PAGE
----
The Wallabies don't want to pigeonhole utility Reece Hodge, after adding flyhalf to his list of Test positions in Japan.
Hodge is likely to slot back onto the wing against Wales after his playmaking start against Japan, but the Rebels back showed promise at 10.
Whenever the question is put to Hodge, the utility says he’s happy to play wherever he is put and Wallabies skills coach Mick Byrne said it was too early to try and box Hodge into any particular position.
“I'm not sure he could play scrum half.but he's played fullback, in the centres, on the wing, 10, he does them all really well,” he said.
“He's a good young player I'd hate to put his best position on his head now.”
Hodge steered a new-look attack that fired in Japan, with a number of big names missing, and centres Samu Kerevi and Tevita Kuridrani dominating proceedings.
Kerevi is tipped to retain his starting spot against Wales, after what was his best Test performance, in what would be a chance to show a growing arsenal of weapons.
The Reds centre steamrolled Japanese defenders in Yokohama,but Byrne said the 23-year-old’s determination to add to a ball-crashing trademark was beginning to pay off.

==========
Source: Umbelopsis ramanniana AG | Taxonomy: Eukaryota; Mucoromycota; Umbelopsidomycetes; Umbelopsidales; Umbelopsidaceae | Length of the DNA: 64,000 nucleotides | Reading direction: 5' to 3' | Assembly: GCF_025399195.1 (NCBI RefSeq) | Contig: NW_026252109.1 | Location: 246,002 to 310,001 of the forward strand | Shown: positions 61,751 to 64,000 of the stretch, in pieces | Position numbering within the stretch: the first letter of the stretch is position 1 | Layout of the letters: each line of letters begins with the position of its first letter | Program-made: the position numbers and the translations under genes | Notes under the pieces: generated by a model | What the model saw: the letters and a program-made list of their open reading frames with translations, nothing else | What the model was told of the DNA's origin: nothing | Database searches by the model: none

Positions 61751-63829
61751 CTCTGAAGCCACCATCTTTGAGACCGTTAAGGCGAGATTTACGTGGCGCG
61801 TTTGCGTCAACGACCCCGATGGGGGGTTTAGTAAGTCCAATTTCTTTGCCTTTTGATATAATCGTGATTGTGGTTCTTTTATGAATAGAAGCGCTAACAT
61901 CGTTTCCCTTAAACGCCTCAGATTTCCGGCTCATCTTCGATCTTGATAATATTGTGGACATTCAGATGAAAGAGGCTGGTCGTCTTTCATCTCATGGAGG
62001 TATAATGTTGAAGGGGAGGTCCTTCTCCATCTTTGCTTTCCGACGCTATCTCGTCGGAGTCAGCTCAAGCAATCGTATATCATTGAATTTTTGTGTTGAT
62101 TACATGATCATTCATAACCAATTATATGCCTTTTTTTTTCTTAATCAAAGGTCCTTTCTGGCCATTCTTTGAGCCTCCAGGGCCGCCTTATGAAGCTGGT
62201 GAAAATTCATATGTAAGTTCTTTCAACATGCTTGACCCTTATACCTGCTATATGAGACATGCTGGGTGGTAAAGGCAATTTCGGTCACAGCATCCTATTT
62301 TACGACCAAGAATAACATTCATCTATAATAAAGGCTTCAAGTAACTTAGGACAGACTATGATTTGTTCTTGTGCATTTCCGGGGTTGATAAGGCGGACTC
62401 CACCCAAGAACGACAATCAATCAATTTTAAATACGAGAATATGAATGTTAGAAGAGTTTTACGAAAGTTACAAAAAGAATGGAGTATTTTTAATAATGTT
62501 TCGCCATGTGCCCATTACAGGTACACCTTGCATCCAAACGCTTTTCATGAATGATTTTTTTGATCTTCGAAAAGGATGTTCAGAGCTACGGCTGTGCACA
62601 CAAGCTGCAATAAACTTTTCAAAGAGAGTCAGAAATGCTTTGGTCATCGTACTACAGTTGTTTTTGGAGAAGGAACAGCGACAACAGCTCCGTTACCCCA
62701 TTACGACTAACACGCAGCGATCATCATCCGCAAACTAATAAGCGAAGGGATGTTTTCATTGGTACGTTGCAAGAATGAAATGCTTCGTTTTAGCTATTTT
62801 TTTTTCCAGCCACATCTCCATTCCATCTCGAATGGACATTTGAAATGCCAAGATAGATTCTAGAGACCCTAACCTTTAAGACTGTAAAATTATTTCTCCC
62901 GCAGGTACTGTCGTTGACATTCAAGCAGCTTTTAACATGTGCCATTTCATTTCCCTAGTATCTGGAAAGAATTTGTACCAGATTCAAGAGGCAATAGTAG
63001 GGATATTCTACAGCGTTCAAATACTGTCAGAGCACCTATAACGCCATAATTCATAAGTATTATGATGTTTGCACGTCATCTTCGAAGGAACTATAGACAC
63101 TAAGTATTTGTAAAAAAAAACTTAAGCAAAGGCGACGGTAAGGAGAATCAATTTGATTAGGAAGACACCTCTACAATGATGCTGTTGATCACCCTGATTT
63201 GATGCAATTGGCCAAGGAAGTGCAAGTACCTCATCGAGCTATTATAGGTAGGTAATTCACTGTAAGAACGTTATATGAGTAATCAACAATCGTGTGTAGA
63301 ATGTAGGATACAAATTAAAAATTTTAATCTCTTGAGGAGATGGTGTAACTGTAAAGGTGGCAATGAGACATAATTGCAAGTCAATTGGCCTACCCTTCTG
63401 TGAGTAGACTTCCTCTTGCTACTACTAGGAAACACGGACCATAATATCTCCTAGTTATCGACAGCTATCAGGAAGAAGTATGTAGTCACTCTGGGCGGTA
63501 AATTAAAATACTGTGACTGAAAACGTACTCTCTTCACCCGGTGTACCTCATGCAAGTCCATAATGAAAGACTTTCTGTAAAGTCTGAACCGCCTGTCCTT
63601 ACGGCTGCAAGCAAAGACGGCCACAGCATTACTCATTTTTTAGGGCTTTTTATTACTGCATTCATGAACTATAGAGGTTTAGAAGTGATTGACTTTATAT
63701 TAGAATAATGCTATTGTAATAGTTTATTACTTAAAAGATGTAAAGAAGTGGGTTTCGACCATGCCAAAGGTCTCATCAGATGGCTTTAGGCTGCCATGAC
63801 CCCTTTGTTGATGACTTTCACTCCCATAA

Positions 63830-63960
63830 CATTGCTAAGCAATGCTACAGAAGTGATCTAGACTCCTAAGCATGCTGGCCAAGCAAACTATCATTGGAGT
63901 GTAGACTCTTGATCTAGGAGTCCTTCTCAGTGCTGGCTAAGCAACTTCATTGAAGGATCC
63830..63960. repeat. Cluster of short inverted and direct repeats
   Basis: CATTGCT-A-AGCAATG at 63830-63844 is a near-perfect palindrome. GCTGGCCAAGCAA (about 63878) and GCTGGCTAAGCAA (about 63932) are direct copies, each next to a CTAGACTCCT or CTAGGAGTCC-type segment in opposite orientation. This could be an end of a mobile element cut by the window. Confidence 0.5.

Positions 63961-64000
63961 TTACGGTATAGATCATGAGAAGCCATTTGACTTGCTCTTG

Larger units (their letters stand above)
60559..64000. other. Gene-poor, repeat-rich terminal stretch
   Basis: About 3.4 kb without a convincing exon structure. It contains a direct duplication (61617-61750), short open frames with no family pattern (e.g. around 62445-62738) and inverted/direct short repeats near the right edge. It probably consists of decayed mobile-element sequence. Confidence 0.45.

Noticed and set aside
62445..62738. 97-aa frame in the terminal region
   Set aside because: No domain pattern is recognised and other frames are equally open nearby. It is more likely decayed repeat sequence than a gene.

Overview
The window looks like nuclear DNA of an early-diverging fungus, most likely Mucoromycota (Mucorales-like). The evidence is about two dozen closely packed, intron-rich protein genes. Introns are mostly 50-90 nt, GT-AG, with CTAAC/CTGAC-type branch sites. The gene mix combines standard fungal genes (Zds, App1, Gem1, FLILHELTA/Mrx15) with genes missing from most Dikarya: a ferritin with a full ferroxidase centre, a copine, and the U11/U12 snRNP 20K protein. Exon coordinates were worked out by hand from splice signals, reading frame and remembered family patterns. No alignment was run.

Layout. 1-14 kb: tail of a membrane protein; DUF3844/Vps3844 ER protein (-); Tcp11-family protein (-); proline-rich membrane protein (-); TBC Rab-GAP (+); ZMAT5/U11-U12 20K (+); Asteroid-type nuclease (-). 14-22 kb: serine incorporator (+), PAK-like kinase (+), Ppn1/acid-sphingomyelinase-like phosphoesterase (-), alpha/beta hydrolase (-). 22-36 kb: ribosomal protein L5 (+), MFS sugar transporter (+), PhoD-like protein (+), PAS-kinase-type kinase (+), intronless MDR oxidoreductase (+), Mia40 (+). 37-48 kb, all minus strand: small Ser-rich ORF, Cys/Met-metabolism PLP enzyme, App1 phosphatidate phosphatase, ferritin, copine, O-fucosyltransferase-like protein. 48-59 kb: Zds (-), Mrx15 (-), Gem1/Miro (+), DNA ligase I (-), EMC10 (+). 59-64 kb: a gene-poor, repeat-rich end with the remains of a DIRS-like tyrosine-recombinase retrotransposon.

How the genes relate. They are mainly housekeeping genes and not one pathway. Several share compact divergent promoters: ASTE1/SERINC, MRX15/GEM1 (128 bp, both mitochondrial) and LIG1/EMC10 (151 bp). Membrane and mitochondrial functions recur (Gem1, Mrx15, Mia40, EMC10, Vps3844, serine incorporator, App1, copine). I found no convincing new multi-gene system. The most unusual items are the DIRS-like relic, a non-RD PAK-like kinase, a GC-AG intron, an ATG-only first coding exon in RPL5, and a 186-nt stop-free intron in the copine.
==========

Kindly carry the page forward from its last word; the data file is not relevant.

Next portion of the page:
“There have been a lot of those guys that have gone through schoolboy or junior rugby with one strength that has got them through,” he said.
“The guys that go on and make it are the ones that have worked at extra parts of their game. I know Samu has done that extremely well.
“From day one he has taken to working on all aspects of his game and the extra work he's doing is credit to that it is all coming together for him.
Byrne worked with All Blacks centre Ma’a Nonu in his time with New Zealand and said the best midfielders are those who add those different facets to their game.
“We've talked about centres who like to hit the ball up but if they can add another few skills then that strength comes back into their game,” he said.
“I think it's exciting to see a player that can go to the line hard and pass or go to the line hard and kick or go to the line hard and run.
“Suddenly they are a triple threat and it can add to the running game or improve it more.”
The Wallabies' backline has progressed markedly since June, with effectively three months together
It’ll be Wales coming in cold on Saturday, such is the nature of the international calendar, but Byrne said a scrummaging session between Wales and England, and also the experience of the Lions series made them more dangerous.
“Their forwards had a decent session against England I hear,” he said.
“They've had a hit out and coming off a Lions series.
“It's competitive, physical rugby up here and they'll be well and truly ready to play.”
Australia takes on Wales at Millennium Stadium on Saturday November 11, kicking off at 5:15pm local, Sunday 4:15am AEDT LIVE on bein Sports and SBS.